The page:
I haven’t blog in quite some time, it seems. I’ve developed a love/hate relationship with social media, and I seem to be in a hate phase right now. I should probably take one of those social media sabbaticals I sometimes go on. I think I need to get away from Facebook, G+, and Twitter. Not so much my blog and Live Journal (though Live Journal doesn’t seem very alive anymore). The problem is all my friends and family are on social media and it’s just easier to keep up with them that way. And now there is this Ello thing I should sign up for, never mind the fact that I’ve avoided Tumblr since it’s inception.
The novel is still moving along. I have the third section outlined, so all I need to do is carve out time to settle in and write the rest of the first draft. Once that’s done, I’ll need to connect the three sections together, which I suspect will take some serious time and work. I am also editing a third anthology for the Minnesota Speculative Fiction Writers, which should be out in early 2015, probably in time for Minicon’s 50th anniversary convention. I have all the stories picked out and am waiting for the last of the contracts to arrive before writing my editorial and front-of-book material and sending everything off to the copy editor.
For those of you playing the home game, Minnesota Fringe Festival was a success. I thought the show was well received and though we were better some nights than others, we never had a bad performance. I was reasonably pleased with my own performances over the festival. I also have one more storytelling gig lined up before the end of the year, with a second one possible but still in the planning stages. I will post more information once things are official. I am also working on the script I plan to submit on spec to a science fiction theatre festival in Los Angeles. We will see if anything comes of it.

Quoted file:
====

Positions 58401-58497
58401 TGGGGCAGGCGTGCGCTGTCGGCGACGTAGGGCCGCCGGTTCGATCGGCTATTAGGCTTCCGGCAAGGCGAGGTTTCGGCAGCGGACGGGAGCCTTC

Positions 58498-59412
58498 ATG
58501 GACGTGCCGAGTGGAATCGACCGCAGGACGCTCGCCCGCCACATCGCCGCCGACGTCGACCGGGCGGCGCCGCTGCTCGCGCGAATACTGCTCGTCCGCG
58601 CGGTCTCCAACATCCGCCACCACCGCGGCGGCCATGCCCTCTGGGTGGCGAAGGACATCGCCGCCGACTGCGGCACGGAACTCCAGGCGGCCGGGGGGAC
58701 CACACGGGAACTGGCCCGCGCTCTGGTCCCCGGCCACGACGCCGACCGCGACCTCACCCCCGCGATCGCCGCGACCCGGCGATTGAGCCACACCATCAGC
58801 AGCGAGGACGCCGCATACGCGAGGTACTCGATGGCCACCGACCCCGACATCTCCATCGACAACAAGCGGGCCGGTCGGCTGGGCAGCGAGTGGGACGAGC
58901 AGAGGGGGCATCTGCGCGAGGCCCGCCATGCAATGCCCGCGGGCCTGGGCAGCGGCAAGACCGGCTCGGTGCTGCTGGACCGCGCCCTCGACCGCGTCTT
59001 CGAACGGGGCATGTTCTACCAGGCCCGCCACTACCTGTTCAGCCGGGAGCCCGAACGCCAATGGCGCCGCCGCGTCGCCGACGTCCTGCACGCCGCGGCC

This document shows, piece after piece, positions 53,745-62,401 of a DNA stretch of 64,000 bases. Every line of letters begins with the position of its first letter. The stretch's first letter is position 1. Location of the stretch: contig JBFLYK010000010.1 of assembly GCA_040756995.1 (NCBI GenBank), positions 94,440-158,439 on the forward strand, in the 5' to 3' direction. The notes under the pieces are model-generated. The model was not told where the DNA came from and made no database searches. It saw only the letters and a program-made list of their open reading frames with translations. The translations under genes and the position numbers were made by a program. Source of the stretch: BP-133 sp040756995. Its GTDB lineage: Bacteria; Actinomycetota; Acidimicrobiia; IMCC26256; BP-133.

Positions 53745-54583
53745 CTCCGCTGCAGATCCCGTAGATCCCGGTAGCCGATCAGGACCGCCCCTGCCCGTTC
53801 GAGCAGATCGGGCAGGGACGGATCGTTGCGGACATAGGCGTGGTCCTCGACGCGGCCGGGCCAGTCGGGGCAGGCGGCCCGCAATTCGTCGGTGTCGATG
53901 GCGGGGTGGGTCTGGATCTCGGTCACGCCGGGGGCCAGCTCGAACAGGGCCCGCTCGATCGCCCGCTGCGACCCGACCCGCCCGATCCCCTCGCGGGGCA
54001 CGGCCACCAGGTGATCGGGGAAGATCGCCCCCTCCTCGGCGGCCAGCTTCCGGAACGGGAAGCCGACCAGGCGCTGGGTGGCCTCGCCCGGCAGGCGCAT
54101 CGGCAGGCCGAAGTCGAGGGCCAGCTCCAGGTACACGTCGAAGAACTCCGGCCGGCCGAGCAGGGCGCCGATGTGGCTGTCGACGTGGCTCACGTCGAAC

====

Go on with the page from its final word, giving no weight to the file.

I’ve been doing some thinking about where I am as an artist. I pulled out a story I’ve been working on off-and-on for the last 2 years, and I found I liked the style and voice I was exploring in that story more than the style I am using in my current novel. I’m not sure the style in the short story (very baroque and ornamental) would work for this novel, which seems to need plain, straightforward, almost invisible language, but I do miss playing with tone and style and voice in ways I normally do not.
I have also been thinking about how despite the fact that I strongly identify as a prose writer first, as a spoken-word performer second, and all other arts I pursue a veryvery distant third, I will make more money as a spoken-word performer again this year. It has me thinking about career path. My last two royalty statements from Harlequin haven’t included a check because my sales have slumped. I suspect those two books are quite reasonably played out after 3 and 4 years on the market and none of my newer stuff has moved well, though I can lay a lot of the blame for that at my own feet. I just haven’t had the energy lately to get out and market and pitch and shill and flog and hand sell like I have with other books.
I’ve been reading Jeff Vandemeer’s BookLife and it has me thinking serious thinky thoughts about my identity as an artist, and artist’s statements, and planning how to reach my goals. I don’t need to make a ton of money to be able to stop working part-time. I fully acknowledge that I have an advantage with drawing SSDI and being on Medicare, but it is an advantage I pay for by being blind, so I don’t feel all that bad about it. The thing is, I’ve hit a point a decade into my writing career (how the hell did a decade pass?) where I find myself hard up against the question of pursuing my passion versus personal financial goals.
If I want to keep doing this being a writer and performer thing, I need to change my approach.
That was gloomier than I meant for it to be. Here, have a word meter to show I’m still passionate about my current project.
Ghosts Of the Places We Live